The final chapter of Tim Keller’s new book Making Sense of God: An Invitation to the Skeptical turns to what Keller finds is the best argument for Christian faith. Bottom line: it is Jesus. He starts the chapter acknowledging that the previous chapter (see Is it Reasonable?), and for that matter much of the material in the book, provides a convincing argument that it is reasonable to doubt the scientific materialism and secular humanism that governs much of Western culture these days. But this alone isn’t enough to bring anyone to Christ. Why should we find the Christian faith convincing? In Keller’s view our best argument is the person of Jesus Christ – his life, his teachings, and his resurrection. While Christianity appears to be shrinking in the West, it is growing globally with its center in the message of Jesus.
Why might this be? What is considered by many in the West (at least in academia) to be a symbol of Western imperialism is being embraced around the globe. Keller makes an important observation (following Richard Bauckham) .
Even when Jesus has been used to legitimate oppression, as in the nineteenth-century American South, the African slaves themselves found their inspiration and power in Jesus to resist their domination. Even though during the early-modern period Christianity was tied too closely to European and American colonialism and empire, today most of the most vital and largest Christian populations are now nonwhite, non-Western. No matter how many efforts have been made to capture and deploy Jesus for imperialistic ends, he has always escaped them. (p. 229)
The church can, at times, be usurped and manipulated as a tool for power. But this is contrary to the gospel and to the teachings of Christ – as many Christians have realized.
Keller starts by explaining why we can trust the Gospels for a reasonably accurate pictures of the life and teaching of Jesus. He makes no appeal to inerrancy or to inspiration. Rather there are valid reasons to think that the Gospels provide access to eyewitness accounts of this life and teaching of Jesus. The gap between the events of Jesus’s life and the writing of Mark covers a few decades, but it is short enough that Mark likely relied on oral histories rather than oral traditions. Keller refers to Richard Bauckham’s Jesus and the Eyewitnesses to make the case. Keller suggests that “the Gospels do not show signs of having been shaped to fit the needs and sensibilities of the cultures and communities of the time.” (p. 231) I think he may be overstating the case here, the Gospels appear to be shaped to convey their message to particular audiences – and this accounts for the differing ways the material is arranged – but there is no convincing evidence that the authors invented things out of thin air to do so. There is every reason to believe that the story of Jesus is substantially rooted in history.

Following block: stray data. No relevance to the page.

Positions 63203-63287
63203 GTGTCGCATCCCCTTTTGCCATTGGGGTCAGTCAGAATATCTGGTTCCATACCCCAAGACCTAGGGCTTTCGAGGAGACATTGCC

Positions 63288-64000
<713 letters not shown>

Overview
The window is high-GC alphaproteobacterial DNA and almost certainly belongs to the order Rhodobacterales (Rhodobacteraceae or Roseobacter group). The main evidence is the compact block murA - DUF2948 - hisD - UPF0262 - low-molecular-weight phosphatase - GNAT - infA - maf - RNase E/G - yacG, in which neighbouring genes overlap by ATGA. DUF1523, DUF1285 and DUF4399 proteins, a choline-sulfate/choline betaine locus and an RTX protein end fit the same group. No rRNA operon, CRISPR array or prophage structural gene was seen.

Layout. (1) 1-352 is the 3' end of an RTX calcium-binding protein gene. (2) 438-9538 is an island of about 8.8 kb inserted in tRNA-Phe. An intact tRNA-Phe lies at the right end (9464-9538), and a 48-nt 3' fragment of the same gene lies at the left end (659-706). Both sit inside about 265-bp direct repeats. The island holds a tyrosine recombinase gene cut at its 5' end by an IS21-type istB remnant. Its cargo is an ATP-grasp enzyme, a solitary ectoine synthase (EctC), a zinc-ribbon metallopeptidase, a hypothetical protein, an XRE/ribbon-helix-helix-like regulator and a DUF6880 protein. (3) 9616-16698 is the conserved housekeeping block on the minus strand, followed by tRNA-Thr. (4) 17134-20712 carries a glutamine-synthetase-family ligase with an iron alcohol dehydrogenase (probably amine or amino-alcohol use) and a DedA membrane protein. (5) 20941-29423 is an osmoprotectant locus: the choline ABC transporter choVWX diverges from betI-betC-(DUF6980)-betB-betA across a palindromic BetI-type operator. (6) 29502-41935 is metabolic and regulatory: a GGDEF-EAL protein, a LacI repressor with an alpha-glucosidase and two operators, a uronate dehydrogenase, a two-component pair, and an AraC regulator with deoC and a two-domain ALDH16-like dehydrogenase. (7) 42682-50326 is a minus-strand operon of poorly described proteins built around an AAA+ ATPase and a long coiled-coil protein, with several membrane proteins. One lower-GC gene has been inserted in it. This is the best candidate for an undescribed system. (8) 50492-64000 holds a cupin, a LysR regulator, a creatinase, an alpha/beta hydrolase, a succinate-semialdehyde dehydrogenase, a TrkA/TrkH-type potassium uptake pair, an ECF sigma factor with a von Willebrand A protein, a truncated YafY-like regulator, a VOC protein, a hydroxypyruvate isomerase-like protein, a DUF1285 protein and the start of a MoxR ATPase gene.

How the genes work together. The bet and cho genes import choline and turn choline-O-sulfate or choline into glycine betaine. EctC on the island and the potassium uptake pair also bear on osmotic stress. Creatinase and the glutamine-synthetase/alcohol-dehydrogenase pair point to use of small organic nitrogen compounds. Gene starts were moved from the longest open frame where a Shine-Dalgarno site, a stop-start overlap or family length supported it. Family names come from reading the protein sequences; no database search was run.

Given this, what are the claims that draw us toward Jesus?
The Character of Jesus. He taught and acted as one having authority – but did so with compassion and justice for the oppressed. “Jesus combines high majesty with the greatest humility, he joins the strongest commitment to justice with astonishing mercy and grace, he reveals a transcendent self-sufficiency and yet entire trust in and reliance upon his heavenly Father.” (p. 233) Keller pulls together a number of pairs of traits that might surprise. Among them: tenderness without weakness, boldness without harshness, humility without uncertainty, integrity without rigidity, passion without prejudice.